The Shocking Reason Why MPD was Changed to DID

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If you haven’t been introduced to Plural terminology, I recommend reading my article on that first.

Science is supposed to be unbiased and objective. The problem is that people are doing the science. And people are notoriously biased. Thus begins the saga of Dr. Allen Frances…

In 1994 Multiple Personality Disorder (MPD) was changed to Dissociative Identity Disorder (DID). This occurred between the third (III) and fourth (IV) versions of the DSM.

What likely should have caused a large scandal is the fact that Dr. Allen Frances -the Chair of the DSM IV Taskforce- didn’t even believe that MPD was a real disorder.

Having seen hundreds of patients who claimed to house multiple personalities, I have concluded that the diagnosis is always (or at least almost always) a fake, even though the patients claiming it are usually (but not always) sincere. (Source)

Yet he was trusted to be the chairman of the board that would decide the fate of MPD as a diagnosis. Even more shocking are some of his statements about why he chose to change MPD to DID,

My own inclination was to wise up dumb therapists and protect vulnerable patients by simply omitting MPD from the DSM…But my hands were tied. We had laid down strict rules requiring high evidentiary standards before any change could be made in DSM-IV…

I couldn’t rid DSM-IV of MPD because I had to follow my own rules and there was no compelling proof that MPD didn’t exist as a meaningful clinical entity. It was only my personal opinion- however certain I was. The best we could do to reduce the popularity of MPD and inspire caution in its diagnosis was to fill its text description with all the cogent arguments against it.

And so they renamed MPD to DID. “Personalities”, were reduced to, “Dissociative Identities”. This is readily apparent in the way the DSM’s description of each was changed. Especially in presence of the word “Integration” in the entry on MPD; and the absence of that term in the entry on DID. You should know that “Integration” is the opposite of “Dissociation”. (Here’s a quick primer on it)

DSM 3 MPD Description Highlighted.pngDSM 3 MPD Criteria Highlighted.pngHere is the DSM V version,

DSM 5 DID Criteria Highlighted.pngDSM 5 DID Description Highlighted.png

Also note the change from, “Personality” to, “Personality States” from the DSM 3 to the DSM V. This reflects the beliefs of Dr. Frances, who doesn’t think that DID headmates are people; but are merely the fantastical constructions of mentally ill patients. Here’s another quote from Dr. Frances that accurately sums up his opinion,

My best guess is that the labeling of ‘alters’ offers an appealing and dramatic metaphor, an idiom of distress. Under the influence, pressure, guidance, and modelling of external authority, suggestible individuals find in MPD a convenient way to describe, explain, and express their conflicting feelings and thoughts.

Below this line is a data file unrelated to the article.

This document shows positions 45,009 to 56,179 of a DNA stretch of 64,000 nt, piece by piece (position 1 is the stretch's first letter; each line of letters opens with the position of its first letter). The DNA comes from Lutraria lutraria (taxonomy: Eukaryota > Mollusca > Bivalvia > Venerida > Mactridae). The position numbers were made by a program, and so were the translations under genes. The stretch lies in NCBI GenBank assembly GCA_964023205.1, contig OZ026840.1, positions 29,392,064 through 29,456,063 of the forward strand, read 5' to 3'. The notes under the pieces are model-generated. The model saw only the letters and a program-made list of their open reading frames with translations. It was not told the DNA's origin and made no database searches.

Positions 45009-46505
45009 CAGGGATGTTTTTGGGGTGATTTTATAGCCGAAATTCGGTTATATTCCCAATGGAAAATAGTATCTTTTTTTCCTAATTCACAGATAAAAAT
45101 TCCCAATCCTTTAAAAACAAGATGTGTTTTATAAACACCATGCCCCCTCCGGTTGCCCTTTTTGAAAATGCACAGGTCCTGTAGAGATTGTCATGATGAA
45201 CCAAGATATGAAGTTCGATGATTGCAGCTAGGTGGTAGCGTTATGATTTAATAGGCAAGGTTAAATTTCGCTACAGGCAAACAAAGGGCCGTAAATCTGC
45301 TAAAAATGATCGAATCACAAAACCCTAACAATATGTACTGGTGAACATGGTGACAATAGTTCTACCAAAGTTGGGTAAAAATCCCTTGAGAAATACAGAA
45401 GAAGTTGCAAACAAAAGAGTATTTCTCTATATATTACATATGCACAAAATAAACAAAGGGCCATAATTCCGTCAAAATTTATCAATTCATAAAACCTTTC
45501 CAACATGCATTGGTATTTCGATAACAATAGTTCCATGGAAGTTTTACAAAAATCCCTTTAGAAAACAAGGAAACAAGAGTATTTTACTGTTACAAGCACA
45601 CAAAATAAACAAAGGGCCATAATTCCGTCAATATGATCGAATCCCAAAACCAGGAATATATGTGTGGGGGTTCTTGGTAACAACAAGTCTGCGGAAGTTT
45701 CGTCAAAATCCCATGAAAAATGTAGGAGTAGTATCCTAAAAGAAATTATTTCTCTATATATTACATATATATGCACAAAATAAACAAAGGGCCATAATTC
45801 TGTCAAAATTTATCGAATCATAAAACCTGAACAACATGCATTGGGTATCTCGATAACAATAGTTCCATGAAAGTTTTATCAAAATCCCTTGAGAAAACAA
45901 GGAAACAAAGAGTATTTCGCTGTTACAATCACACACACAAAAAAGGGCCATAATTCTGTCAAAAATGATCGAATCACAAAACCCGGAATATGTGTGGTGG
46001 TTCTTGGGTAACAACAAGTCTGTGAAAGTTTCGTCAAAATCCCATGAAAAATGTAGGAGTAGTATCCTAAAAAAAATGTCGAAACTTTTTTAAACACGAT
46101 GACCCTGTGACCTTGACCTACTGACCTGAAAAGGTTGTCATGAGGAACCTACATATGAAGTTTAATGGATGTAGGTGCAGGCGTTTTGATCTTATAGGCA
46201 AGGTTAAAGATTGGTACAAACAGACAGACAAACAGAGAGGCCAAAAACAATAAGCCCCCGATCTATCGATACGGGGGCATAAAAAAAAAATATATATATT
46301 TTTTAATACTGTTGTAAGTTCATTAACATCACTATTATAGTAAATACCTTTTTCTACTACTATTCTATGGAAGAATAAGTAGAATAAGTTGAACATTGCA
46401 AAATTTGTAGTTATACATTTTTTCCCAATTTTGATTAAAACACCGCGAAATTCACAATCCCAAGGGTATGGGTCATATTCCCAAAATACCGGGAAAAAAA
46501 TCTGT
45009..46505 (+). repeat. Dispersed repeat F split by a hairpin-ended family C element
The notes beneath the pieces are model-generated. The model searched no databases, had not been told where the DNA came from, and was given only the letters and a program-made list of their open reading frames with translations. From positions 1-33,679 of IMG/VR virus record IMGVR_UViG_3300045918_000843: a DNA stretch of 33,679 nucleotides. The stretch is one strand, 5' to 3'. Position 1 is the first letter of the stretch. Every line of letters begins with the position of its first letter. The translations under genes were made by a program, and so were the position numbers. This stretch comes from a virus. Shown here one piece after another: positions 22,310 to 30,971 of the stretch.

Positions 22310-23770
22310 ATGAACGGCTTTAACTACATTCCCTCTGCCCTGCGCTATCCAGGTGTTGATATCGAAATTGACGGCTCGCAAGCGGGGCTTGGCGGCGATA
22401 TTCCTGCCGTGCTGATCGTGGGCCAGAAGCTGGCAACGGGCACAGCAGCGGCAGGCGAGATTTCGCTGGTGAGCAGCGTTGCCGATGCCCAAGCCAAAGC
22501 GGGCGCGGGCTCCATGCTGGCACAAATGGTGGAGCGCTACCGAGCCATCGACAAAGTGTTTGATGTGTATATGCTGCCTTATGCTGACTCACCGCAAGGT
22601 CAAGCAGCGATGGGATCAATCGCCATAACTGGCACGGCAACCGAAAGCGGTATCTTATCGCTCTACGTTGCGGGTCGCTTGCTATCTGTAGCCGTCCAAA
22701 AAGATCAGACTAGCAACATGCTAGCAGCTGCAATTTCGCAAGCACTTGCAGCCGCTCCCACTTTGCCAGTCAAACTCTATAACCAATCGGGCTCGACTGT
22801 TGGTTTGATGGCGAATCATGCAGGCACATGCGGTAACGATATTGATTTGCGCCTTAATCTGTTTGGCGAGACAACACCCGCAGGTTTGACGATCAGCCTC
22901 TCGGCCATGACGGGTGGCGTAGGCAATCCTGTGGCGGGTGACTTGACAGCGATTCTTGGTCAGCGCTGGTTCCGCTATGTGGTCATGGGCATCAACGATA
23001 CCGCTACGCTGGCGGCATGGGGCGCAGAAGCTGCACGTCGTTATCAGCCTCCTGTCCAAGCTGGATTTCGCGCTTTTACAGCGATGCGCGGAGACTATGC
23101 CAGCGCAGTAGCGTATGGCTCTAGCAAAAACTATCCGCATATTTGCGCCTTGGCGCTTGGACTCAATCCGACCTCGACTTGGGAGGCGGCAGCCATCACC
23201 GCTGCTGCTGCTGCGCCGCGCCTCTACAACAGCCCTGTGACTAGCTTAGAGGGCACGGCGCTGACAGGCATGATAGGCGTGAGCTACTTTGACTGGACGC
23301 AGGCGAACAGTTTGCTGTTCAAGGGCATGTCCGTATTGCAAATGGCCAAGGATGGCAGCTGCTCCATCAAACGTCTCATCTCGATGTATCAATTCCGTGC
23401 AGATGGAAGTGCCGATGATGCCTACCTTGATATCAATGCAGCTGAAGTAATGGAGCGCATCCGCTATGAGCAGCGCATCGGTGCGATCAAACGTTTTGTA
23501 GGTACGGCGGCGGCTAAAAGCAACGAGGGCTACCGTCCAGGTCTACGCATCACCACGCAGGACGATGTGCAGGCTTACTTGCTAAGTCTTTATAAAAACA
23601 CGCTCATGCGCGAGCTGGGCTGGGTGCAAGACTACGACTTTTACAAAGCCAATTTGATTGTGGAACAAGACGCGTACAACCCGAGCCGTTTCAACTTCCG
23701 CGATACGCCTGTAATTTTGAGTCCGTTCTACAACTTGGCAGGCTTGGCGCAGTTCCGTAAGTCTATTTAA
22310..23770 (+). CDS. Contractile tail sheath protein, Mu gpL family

What does Dr. Frances believe about the origins of MPD, and by extension DID? Well…he seems to think that it is a memetic disease,

Multiple Personality Disorder has always been controversial and contagious. We are lucky that MPD is now in one of its quiescent phases, but it will almost certainly make a comeback before very long. Recurrent false epidemics have occurred several different times during the last century. The trigger is usually either the widespread copy-catting of a popular movie or book, or the fevered preachings of a charismatic MPD guru, or both.

Of course, he admits that his opinions are not evidence based.

I couldn’t rid DSM-IV of MPD because I had to follow my own rules and there was no compelling proof that MPD didn’t exist as a meaningful clinical entity. It was only my personal opinion- however certain I was. The best we could do to reduce the popularity of MPD and inspire caution in its diagnosis was to fill its text description with all the cogent arguments against it.

In summary, MPD was changed to DID because the chairman of the DSM IV Taskforce didn’t believe in MPD.

Further, there is evidence to suggest that Dr. Frances deliberately had, “integrated” changed to, “dissociative” in the description. This change in the text implies that headmates (or alters) are not fully separate and independent entities. Thus he avoided the uncomfortably humanizing label of “personalities” by substituting in, “dissociative identities.”

This inevitably resulted in a heightened stigma against both the existence, and the validity of Plural systems. In addition, headmates/alters no longer have the possibility of being viewed as people or even as “personalities.”

We have been, “unpersoned” by the medical system for being, “too controversial.”

Note 1: I used the DSM V because I couldn’t find a digital copy of the DSM IV. However the entry on DID has only been changed in a few minor ways. This shouldn’t affect my argument, but feel free to double check it if you like.

Note 2: Updated for clarity of understanding that the DSM IV was where MPD was changed to DID.

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